When Asked About Returning Islamic Extremists, Canadian PM Justin Trudeau Talks About European Immigrants ‘Fleeing The Devastation’ Of WWII

On February 2, during a town hall at MacEwan University in Edmonton, Canadian Prime Minister Justin Trudeau seemed to compare Canadians returning home after traveling overseas to engage in extremist activities to Italian and Greek immigrants who came to Canada after WWII.

After an unidentified man in the audience said to Trudeau: "I just want to know how your stance on ISIS is gonna help Canadians in any way. I need to know how you’re going to protect future Canadians like my young daughter, and, you know, ten, fifteen, twenty years from now when you’re letting people in with an ideology that just does not conform to what we’re doing here."

Trudeau replied:

Absolutely. No, I think that's, um, gives me an opportunity to talk about first of all, the fact that one of the reasons Canada is successful as a country is because we have been open to people fleeing persecution, fleeing war zones, looking for [a] better life for themselves and their kids. That's been the story of this country from the time the first European settlers came to be received by indigenous people.

People were fleeing conflict, poverty, difficult situations, and came to Canada to build a better life for themselves, and successive waves of people have in every different time, [and] every different wave.

And when we welcomed in waves of refugees – weather it was the Ismaili refugees in the early seventies; whether it was the Vietnamese boat people in the early eighties; whether it was people fleeing the devastation of the second world war from southern Europe in the fifties and sixties – the Italian communities, the Greek communities, the Portuguese communities, and others – our country is so much the better for it. And there is a sense at one point that, okay, maybe now that's enough. Maybe we have just about all the diversity we can handle and we shouldn't have anymore.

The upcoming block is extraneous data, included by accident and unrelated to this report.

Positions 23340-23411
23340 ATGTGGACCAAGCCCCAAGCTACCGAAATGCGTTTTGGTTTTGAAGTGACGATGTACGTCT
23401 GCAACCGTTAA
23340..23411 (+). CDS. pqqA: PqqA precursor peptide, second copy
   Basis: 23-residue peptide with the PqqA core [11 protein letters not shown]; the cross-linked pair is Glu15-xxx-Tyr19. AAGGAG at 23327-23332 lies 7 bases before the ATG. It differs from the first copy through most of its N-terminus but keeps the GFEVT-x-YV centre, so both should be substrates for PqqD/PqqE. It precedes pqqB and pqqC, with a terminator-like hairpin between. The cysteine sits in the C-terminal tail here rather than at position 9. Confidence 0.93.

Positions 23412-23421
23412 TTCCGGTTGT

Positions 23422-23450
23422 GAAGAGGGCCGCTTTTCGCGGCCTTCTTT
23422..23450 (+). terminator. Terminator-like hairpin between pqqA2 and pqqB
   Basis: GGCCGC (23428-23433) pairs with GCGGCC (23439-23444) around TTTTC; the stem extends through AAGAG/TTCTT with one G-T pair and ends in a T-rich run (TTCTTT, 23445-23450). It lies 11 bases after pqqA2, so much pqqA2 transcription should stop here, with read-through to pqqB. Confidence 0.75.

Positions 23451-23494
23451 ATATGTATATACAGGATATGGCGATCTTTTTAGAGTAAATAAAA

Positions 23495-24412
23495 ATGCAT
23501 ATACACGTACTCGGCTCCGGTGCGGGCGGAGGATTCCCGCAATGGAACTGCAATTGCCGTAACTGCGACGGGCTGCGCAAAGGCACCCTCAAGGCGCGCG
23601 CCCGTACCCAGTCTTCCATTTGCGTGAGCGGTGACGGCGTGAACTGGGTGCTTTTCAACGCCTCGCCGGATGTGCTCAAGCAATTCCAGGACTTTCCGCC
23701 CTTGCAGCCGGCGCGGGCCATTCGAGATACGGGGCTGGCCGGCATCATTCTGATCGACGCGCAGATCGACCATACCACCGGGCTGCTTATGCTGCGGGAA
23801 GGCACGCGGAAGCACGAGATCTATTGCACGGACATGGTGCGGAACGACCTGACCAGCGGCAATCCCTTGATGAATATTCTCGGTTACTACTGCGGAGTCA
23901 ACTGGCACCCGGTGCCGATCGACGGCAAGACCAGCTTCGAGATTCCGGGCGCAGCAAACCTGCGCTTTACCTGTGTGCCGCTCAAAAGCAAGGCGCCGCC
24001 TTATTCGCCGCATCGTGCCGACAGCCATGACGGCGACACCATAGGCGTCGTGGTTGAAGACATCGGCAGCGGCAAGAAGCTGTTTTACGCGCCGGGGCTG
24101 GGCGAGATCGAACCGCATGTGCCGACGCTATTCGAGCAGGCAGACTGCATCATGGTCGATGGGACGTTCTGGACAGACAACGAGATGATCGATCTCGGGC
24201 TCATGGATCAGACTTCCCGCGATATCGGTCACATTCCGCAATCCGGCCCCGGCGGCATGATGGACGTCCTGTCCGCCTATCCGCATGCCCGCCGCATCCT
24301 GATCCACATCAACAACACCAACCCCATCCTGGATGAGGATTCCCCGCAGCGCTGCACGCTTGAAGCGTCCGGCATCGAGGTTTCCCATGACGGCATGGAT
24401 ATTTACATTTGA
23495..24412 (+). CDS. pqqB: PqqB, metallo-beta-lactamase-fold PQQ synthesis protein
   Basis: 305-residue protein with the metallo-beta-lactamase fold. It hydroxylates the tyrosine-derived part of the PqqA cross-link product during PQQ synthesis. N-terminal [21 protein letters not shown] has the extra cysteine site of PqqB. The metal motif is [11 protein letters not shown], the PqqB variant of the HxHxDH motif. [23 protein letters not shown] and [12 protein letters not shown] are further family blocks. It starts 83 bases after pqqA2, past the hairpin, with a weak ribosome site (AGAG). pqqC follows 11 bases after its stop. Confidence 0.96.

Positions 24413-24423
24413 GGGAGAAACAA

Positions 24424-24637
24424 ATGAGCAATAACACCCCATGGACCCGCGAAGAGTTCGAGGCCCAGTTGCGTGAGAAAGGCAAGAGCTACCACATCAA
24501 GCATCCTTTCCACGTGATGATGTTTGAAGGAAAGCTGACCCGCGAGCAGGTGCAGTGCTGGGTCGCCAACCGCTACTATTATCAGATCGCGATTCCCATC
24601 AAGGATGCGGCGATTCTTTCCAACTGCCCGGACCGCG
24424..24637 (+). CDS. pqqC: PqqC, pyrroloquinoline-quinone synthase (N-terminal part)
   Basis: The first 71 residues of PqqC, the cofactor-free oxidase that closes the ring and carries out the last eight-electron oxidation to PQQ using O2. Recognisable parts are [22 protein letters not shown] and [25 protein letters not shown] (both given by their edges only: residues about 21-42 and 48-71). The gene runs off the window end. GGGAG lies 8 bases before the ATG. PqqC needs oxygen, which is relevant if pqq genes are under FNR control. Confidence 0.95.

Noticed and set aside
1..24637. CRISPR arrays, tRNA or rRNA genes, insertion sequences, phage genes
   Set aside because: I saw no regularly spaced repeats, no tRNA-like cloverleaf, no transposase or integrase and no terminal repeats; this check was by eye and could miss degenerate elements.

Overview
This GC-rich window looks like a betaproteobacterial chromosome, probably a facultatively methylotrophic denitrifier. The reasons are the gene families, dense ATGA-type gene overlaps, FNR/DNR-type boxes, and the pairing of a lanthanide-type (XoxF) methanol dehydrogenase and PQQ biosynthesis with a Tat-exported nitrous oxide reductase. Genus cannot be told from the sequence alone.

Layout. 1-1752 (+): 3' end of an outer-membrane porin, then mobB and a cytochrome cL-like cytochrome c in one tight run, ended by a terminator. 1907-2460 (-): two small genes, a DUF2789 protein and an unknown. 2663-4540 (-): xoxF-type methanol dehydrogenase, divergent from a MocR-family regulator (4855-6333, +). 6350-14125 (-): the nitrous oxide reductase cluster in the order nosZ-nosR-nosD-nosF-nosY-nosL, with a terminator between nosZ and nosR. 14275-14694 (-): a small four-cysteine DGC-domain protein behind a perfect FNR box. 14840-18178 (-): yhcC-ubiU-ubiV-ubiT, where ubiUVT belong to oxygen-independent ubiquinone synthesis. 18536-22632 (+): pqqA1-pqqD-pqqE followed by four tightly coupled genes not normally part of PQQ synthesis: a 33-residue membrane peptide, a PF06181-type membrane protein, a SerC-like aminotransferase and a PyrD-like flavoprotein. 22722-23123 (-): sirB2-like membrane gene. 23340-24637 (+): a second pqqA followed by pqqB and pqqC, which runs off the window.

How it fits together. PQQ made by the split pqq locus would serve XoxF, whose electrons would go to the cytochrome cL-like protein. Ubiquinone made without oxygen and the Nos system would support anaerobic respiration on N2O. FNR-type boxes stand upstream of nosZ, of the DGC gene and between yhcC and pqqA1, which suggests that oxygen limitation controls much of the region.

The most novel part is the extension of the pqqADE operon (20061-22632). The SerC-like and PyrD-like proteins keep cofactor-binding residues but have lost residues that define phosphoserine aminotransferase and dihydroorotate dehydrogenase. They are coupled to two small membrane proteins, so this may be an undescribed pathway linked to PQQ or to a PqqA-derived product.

Well, I can tell you, when Italian families settled in Montreal in the post-war years, they faced terrible discrimination and people who pushed back at them and said no, no, no, you don't belong here, you don't speak English or French. Every wave of immigration has faced pushback because of how they dressed, or how they sounded, or what their belief was, what their religion was. And every wave of immigration has led to Canada being a better, stronger, more resilient, richer country. And that, I know, is not changing.

When we welcomed the 40,000 Syrian refugees fleeing war-torn areas, looking for a better life, it wasn't my idea; it wasn't my choice to do that. I didn't bring them over. Canadians brought them over. People opened up their homes; cities like Edmonton showed themselves to be tremendously generous; provinces stepped up; community groups, church groups stepped up. There was a welcoming of people because there was a recognition that yes, these people were fleeing ISIS, trying to get away from terrorism, trying to build a better life for their kids, and that is the story of this country.

Obviously, obviously, as an open and safe country, we have to make sure that we are taking security very seriously, and the security checks that were gone through before people came here, the way they are followed up on if necessary in certain cases, the way we ensure that we are keeping our communities safe happens not through, you know, building walls or thickening borders, metaphorically, it happens through engaging and giving people pathways to success; it comes through integration and language training and skills training; it comes through our wonderful high schools and public education that allows for kids of all different backgrounds to learn from each other, to grow together, and to work together to build stronger communities. That has been the story of Canada, and it is not one that is in contrast with creating a safer community for your daughter, for our neighbors, for anyone.